Christian Bernard offers patrons a convenient one-stop shop for both local deli favorites and international flavors at Urbana Market and Deli and Sugarbakers.
By: Jessica Dusek
Photos by: Dark Lab Photography
“I don’t know if I fell into it or if it was more so destined,” describes Christian Bernard of his lifelong career in the restaurant industry. The chef-turned-entrepreneur shares his colorful palette with Corpus locals, offering some European candor. In February 2017, he will open his second restaurant, Urbana Market and Deli in Corpus Christi on the corner of Chaparral and Schatzell. The specialty store will offer homemade premier deli options, including sandwiches, pastas, salads and individual pizzas made and baked onsite.
“Our goal is to carry organic chicken and beef – we are aiming to get as much organic and local as possible,” Bernard explains. Urbana Market will provide a new lunch spot, as well as supply households with party appetizers and hors d’oeuvres, including artisan cheeses and sausages to European crackers and jellies.
“We will have an estimated 80 craft beers throughout the store,” explains Bernard of the international beverage section. You can hear the excitement rise in his voice. Also carrying unique wine offerings for patrons, “We tried to put together a thoughtful and interesting list.”
Onsite, they will feature individual pizzas, ordered to-go. “The menu is designed to be quick and homemade,” Bernard says. Emphasizing the “homemade” and rustic feel of a pizza kitchen onsite, their oven has been built to mimic a traditional brick oven, reaching the same temperature (800 degrees) as a wood stove. With experience in French, Italian and even Caribbean style cuisine, Bernard is enthusiastic to bring these options to Corpus Christi locals.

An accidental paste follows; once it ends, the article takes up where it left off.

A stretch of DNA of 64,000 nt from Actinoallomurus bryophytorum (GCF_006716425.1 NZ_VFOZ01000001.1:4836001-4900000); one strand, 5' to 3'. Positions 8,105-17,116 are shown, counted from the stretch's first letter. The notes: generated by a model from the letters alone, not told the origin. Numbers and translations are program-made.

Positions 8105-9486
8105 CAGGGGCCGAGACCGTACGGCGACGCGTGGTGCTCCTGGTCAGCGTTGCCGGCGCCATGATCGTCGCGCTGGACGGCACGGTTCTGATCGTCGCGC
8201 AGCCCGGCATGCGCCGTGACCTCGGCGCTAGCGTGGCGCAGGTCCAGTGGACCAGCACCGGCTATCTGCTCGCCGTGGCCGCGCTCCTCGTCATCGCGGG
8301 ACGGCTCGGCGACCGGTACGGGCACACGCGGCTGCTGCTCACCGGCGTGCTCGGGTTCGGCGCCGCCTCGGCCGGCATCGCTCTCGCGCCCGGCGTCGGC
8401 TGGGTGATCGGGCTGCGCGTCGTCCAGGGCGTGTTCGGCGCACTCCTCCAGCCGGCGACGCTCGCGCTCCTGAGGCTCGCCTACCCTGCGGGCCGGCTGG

In 2013, Bernard and his wife, Ashley, bought and remodeled Sugarbakers Bistro and Bakery, a local spot since the ‘90s that was opened an additional two times by the same person, and under two names after that. “The notion of change was more about expansion than change,” Bernard says. “There were six salads and eight sandwiches. We kept that core intact.”
They have grown the business annually, and have worked their way to a staff of 20 people. “The lady that started it was extremely talented with cakes, and she was way more interested in the cake business than the restaurant,” Bernard explains. “So when I took it over, I kind of flipped the script. My focus was on building the menu.”